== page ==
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Original Issue

Answer to a Young Man's Prayer

No salary caps. No $100 million contracts. No arbitrators. No
agents. No lockouts. Just this: a buzzer blaring and a
basketball spinning near the rafters and two kids, two teams,
two towns about to get their lives changed when it comes down.

Of course, pretty much the entire town of Kimberly isn't even
watching the ball. Those folks are still hugging, screaming and
thinking they've just won the Idaho Class A-3 high school
championship at the Idaho Center outside Boise. With only 2.9
seconds left in the season, their hero, junior Rich Arrossa,
swished a Houdini of a jumper for a two-point lead. They figured
it was over. They were state champs for the first time in 46

No wonder almost nobody noticed Mike Christensen, a
hat-rack-thin senior for Declo High, as he took the inbounds
pass, dribbled to just past the free throw line and heaved a
75-foot rosary off his chest, trying to save a 25-0 season, his
high school dreams and the hopes of his town of 300. "Without
our high school sports," says Jay Fox, who runs Declo's only
grocery store-gas station-deli, "we don't have much."

Seemed like that basketball would never come down. "It was just
like in the movies," says Mike. "Everything seemed to go totally
quiet, and the ball just kind of hung in slow motion."

If anybody was going to make a shot straight out of Hoosiers, it
would be Mike. He's one of those kids who can sit in the
backseat of a 1976 GTO going 35 mph and bank a crumpled Doritos
bag off a 7-Eleven and into a trash can. A bow hunter, he has
taken deer at 75 yards. In practice he made 75-foot bombs now
and again, though his coach, Loyd Garey, always made him stop.
"You're not going to get that shot in the game," Garey said. One
night at a Declo girls' game, Mike bought a one-dollar raffle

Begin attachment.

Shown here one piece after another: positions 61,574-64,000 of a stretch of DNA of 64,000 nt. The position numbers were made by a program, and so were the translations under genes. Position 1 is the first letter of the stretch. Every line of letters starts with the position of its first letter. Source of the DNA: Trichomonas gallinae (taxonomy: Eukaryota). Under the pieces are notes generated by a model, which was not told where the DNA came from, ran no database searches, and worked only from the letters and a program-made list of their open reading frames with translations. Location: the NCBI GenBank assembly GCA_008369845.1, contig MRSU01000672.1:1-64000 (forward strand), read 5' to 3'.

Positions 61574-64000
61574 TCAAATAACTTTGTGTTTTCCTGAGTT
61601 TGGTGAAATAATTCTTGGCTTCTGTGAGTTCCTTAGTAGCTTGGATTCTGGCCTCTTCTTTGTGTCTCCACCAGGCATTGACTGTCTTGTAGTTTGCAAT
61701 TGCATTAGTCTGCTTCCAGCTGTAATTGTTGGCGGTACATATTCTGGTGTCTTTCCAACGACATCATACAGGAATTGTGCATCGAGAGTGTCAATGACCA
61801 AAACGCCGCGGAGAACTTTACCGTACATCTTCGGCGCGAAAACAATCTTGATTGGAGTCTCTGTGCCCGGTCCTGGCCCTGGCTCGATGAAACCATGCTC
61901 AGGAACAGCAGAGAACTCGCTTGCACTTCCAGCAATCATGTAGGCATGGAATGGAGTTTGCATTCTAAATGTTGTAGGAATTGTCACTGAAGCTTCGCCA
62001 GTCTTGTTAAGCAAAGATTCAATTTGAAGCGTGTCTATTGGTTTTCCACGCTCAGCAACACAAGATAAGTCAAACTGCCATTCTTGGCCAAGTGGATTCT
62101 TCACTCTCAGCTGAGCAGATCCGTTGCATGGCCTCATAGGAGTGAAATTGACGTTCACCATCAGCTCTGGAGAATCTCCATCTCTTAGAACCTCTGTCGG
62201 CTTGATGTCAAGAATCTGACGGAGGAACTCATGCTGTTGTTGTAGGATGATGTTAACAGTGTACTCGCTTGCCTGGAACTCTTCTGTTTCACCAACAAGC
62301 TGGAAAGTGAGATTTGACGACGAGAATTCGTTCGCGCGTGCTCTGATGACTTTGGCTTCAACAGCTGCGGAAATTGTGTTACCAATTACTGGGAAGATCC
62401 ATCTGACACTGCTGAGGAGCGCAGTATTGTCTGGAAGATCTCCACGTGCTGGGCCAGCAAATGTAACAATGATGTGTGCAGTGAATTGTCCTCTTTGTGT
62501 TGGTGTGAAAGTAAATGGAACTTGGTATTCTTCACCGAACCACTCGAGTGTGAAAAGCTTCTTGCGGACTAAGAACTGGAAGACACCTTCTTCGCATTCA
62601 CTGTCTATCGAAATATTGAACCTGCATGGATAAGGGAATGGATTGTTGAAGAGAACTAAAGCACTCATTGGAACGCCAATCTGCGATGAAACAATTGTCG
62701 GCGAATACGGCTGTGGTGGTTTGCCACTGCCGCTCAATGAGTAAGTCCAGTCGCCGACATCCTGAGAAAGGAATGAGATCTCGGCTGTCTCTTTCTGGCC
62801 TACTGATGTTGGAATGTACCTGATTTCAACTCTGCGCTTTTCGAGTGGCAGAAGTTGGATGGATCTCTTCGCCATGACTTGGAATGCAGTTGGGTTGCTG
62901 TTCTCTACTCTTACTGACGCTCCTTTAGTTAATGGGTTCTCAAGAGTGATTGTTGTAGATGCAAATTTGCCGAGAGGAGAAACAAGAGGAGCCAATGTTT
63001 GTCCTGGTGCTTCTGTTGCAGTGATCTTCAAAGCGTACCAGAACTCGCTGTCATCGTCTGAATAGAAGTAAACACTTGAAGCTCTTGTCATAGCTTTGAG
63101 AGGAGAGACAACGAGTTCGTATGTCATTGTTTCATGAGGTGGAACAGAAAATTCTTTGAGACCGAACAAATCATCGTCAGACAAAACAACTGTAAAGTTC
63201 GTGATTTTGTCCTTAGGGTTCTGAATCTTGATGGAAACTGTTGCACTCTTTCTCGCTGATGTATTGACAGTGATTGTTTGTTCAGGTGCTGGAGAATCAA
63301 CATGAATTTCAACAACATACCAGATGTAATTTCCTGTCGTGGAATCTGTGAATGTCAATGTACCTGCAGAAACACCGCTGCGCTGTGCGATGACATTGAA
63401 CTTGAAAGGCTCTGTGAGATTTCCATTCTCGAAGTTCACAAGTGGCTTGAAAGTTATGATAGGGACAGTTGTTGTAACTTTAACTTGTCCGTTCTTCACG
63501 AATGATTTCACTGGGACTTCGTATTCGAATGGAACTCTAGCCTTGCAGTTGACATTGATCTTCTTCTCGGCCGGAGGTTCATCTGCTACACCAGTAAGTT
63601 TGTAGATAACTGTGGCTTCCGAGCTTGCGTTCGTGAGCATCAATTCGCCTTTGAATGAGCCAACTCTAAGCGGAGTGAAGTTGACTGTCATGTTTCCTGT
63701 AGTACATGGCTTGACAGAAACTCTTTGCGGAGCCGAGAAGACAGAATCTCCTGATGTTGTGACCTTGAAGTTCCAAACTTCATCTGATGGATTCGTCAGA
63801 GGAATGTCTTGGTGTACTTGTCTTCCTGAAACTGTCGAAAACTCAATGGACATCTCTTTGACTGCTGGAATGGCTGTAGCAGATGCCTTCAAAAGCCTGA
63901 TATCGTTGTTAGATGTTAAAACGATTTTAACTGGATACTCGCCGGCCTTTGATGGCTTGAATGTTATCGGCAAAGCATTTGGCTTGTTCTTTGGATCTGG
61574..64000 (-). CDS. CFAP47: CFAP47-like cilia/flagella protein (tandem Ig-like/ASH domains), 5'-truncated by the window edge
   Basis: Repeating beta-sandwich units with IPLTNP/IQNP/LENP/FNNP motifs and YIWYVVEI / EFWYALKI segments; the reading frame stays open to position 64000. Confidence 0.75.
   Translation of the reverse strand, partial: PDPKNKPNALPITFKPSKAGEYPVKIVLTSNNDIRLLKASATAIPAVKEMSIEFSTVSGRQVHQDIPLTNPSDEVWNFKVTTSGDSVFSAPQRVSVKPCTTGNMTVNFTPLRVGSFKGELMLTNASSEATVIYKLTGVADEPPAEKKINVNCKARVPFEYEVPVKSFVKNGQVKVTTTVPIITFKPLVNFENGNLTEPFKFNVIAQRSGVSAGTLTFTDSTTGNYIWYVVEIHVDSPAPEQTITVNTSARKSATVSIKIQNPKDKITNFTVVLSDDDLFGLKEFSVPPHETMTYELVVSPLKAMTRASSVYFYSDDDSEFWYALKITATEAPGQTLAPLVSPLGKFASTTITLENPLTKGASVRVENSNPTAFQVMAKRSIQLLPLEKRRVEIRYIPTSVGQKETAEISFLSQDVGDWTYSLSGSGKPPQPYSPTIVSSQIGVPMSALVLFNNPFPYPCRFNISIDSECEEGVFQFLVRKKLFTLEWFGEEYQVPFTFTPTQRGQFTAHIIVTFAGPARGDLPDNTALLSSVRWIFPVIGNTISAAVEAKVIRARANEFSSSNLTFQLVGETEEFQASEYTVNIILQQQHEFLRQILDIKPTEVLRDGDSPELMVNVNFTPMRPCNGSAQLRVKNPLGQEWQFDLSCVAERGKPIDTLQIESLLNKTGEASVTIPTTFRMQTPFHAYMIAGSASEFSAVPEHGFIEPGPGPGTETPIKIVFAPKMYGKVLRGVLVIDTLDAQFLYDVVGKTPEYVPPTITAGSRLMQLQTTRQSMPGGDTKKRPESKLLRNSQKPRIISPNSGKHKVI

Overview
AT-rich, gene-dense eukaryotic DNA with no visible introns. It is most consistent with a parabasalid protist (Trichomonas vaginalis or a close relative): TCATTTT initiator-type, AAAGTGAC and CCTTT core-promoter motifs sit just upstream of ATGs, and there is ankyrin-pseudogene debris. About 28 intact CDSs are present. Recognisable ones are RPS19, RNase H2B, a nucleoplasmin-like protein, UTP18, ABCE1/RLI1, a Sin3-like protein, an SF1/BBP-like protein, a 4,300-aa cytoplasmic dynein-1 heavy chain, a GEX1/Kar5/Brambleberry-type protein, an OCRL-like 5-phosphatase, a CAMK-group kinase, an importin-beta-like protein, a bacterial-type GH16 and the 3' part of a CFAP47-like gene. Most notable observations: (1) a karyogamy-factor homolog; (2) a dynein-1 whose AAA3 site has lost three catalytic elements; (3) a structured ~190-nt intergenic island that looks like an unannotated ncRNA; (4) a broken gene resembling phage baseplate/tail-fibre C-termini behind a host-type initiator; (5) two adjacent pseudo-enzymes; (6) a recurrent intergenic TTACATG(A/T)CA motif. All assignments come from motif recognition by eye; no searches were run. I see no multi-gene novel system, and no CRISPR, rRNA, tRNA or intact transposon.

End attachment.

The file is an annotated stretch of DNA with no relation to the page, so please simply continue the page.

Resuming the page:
ticket and won a chance at making a half-court shot for charity.
Count it!

Now the crowd at the Idaho Center loosed the kind of gasp you
hear when a Wallenda falls. Now there was this indoor thunder,
and Mike's dad, Val, is crying, and Rich's dad, George, is
crying, and Rich is crying, and Mike is somewhere in the middle
of a scrum of arms and shoes and size-12 grins, and the little
scoreboard reads DECLO 72, KIMBERLY 71, 0:00. Didja hear? Some
kid just banked in a 75-footer to take state!

Sports today isn't easy. We suffer the agents and contracts and
lawsuits because we know that at its center sports is
heartachingly real. It doesn't come from Disney or Nike or
somebody's convoluted scheme to gift wrap a school record.
Sometimes there's utter joy, and sometimes there's utter sorrow.
Sometimes it stays for only 2.9 seconds, and sometimes it stays
for a lifetime. "I never felt anything like that in my life,"
says Kimberly guard Scott Plew. "To feel the highest high you've
ever felt and then, in the next second, the lowest low, it was
horrible. But I'm still glad I was a part of it."

What happened next was more amazing still. Nobody beat chests or
pointed fingers or commissioned a new tattoo. No parents
screamed at scorers or coaches or kids. The Kimberly players
just stepped up straight and tall and took their runner-up
trophy and medals and their ache as Declo became, officially,
the state champ on a shot too big to dream.

Back home Mike and his teammates got to ride through town on the
fire truck, and girls Mike hardly knows gave him hugs. The
school threw a big assembly to celebrate its first boys'
basketball title and asked Mike to try the shot again. Sure
enough, he made it on the second try. Fox taped every newspaper
clipping he could find by the cash register, where they'll
probably hang for what, 50 years? "Tell you what," he says.
"He's got free lunch in here the rest of his life, long as I can
afford it."

In a small town much of who you are in life is worked out by
your senior season. If he gets lucky, Mike might play some
Division III college ball, but he's got to go off on his
two-year Mormon mission soon. After that, he hopes to stay in
Declo, maybe make a living working outdoors, while holding down
a permanent job as the town legend.

As for Rich, he went home and played the tape of the end of the
game over and over that night until it sank in. He got up early
the next morning, went over to the gym and shot for an hour and
a half, alone.

"How else am I going to go back next year?" he says.


"Everything seemed to go totally quiet, and the ball just kind
of hung in slow motion."